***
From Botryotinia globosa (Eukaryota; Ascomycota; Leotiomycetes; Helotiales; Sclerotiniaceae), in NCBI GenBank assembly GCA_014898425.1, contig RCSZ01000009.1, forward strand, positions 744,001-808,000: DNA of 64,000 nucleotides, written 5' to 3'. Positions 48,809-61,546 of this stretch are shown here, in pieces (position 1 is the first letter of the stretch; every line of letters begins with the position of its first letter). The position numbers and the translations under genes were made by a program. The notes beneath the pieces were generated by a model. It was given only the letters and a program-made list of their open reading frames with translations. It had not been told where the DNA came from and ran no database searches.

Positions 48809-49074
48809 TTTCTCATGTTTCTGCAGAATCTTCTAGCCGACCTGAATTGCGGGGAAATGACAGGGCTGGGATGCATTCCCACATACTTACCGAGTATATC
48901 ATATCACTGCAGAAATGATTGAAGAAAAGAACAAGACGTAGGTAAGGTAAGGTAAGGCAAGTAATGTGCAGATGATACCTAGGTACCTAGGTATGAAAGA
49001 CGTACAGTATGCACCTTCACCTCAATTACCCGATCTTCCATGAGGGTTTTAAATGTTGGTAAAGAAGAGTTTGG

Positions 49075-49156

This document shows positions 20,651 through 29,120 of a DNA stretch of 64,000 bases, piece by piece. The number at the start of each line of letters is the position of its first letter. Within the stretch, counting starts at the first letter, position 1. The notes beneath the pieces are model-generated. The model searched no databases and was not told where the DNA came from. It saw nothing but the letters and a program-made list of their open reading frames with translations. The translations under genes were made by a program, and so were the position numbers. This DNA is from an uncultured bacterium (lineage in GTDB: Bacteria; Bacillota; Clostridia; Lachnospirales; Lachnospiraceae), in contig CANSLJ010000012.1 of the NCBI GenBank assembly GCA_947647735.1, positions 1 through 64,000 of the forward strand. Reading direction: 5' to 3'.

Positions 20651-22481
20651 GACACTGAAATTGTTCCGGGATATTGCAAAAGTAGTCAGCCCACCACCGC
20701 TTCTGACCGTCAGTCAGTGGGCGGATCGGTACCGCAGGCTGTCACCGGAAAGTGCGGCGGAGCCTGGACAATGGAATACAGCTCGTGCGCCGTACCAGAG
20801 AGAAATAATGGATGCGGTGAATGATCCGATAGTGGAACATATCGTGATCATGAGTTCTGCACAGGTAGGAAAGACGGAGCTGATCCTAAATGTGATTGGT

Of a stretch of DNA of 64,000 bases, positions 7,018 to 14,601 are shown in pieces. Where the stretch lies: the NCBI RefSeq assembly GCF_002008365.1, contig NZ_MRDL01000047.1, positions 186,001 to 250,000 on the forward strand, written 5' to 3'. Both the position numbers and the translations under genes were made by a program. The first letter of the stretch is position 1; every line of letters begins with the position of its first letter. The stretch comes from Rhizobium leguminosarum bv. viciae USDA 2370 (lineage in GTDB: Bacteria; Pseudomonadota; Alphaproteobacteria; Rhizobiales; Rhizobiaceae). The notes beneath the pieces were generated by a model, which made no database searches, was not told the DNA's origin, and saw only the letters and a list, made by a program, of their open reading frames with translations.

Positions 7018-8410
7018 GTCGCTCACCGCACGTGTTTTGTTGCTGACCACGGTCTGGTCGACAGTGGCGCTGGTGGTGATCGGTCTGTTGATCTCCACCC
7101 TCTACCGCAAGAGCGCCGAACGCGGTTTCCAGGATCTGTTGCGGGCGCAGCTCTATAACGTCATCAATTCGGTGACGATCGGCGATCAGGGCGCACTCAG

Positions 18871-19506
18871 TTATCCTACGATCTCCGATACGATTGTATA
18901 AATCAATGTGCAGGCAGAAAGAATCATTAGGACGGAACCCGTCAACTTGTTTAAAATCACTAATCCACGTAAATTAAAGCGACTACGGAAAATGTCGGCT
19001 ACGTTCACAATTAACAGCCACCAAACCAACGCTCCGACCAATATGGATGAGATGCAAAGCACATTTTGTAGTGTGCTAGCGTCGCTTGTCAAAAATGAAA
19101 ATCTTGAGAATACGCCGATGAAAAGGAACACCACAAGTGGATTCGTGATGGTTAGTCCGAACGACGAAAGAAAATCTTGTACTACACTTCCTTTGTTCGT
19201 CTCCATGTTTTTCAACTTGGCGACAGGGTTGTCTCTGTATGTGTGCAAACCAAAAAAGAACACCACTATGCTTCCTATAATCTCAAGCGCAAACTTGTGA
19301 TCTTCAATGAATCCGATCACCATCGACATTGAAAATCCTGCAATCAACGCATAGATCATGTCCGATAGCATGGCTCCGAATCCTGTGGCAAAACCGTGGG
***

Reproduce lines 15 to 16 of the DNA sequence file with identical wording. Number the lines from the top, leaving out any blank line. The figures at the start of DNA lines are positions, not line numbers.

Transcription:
7101 TCTACCGCAAGAGCGCCGAACGCGGTTTCCAGGATCTGTTGCGGGCGCAGCTCTATAACGTCATCAATTCGGTGACGATCGGCGATCAGGGCGCACTCAG

Positions 18871-19506